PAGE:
The Fourteen Cosmological Arguments for the Existence of God

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John J. Bannan
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The Fourteen Cosmological Arguments for the Existence of God

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THE FOURTEEN COSMOLOGICAL ARGUMENTS
FOR THE EXISTENCE OF GOD

By John J. Bannan (5/24/2020)

“In the beginning God created the heavens and the earth.” Genesis 1:1. God is the creator of the cosmos. The cosmological arguments prove the existence of God by demonstrating the necessity of a Creator for the cosmos. The cosmological arguments offer good reason through circumstantial evidence taken from the nature of the cosmos itself to believe in God. The following is a listing and explanation of all the known cosmological arguments for the existence of God:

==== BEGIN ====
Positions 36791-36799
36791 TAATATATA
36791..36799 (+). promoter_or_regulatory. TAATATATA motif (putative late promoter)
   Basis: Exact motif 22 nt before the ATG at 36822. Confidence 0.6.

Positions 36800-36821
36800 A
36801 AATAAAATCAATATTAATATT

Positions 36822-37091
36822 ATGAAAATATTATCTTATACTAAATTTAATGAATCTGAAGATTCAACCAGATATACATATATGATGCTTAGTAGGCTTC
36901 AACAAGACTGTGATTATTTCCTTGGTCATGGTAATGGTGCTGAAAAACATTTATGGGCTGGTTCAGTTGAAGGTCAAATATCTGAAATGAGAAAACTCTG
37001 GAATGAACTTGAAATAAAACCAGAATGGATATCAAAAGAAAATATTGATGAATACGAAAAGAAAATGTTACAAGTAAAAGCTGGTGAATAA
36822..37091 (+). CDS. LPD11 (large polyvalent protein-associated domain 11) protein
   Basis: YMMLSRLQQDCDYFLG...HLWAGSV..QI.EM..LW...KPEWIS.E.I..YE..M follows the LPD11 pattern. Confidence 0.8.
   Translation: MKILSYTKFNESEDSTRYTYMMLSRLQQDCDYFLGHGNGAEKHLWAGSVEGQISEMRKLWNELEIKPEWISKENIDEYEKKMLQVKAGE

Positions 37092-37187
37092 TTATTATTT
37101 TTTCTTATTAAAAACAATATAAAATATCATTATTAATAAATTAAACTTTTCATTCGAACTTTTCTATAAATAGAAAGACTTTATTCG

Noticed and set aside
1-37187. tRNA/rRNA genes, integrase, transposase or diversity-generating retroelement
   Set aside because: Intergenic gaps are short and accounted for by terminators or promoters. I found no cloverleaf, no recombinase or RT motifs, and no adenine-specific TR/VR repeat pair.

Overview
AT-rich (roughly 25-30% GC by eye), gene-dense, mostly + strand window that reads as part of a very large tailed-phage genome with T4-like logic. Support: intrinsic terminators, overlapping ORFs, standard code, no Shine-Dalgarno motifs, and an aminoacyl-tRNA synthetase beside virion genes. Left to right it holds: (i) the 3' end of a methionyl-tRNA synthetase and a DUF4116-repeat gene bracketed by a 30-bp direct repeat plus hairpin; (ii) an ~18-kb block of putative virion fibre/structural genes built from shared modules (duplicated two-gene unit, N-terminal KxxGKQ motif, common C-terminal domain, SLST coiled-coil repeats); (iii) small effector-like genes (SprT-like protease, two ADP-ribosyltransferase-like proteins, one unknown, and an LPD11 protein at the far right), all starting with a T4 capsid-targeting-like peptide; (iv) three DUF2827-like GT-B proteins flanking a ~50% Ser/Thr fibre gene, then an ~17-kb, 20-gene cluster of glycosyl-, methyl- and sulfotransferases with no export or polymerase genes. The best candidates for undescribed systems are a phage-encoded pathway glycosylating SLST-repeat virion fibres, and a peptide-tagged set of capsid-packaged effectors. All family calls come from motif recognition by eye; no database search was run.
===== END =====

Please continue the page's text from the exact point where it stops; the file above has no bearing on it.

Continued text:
I. THE DICHOTOMY OF EXISTENCE
(BY JOHN J. BANNAN)
The dichotomy of existence proves the existence of God by demonstrating the necessity of an uncaused Creator with the power to create any or all of the infinite potentials for physical reality to the fullest extent logically possible under everythingness. In terms of the uncaused, there are only two possibilities. The first is the uncaused reason for the existence of all physical reality. The second is the uncaused absence of any reality called absolute nothingness. These two are mutually exclusive and jointly exhaustive of all logical possibilities forming an abstract metaphysical dichotomy of existence. Because each side of the dichotomy is uncaused, there can be no cause for either of the two being real. Rather, one side is real and the other is not real without reason or necessity. Moreover, an uncaused thing does not have parts, because it would otherwise be caused by those parts. Because an uncaused thing does not have parts, an uncaused thing cannot be destroyed because destruction demands the disassociation of parts. As a result, the side of the dichotomy that is real can never be destroyed, and the other side that is not real can never become real.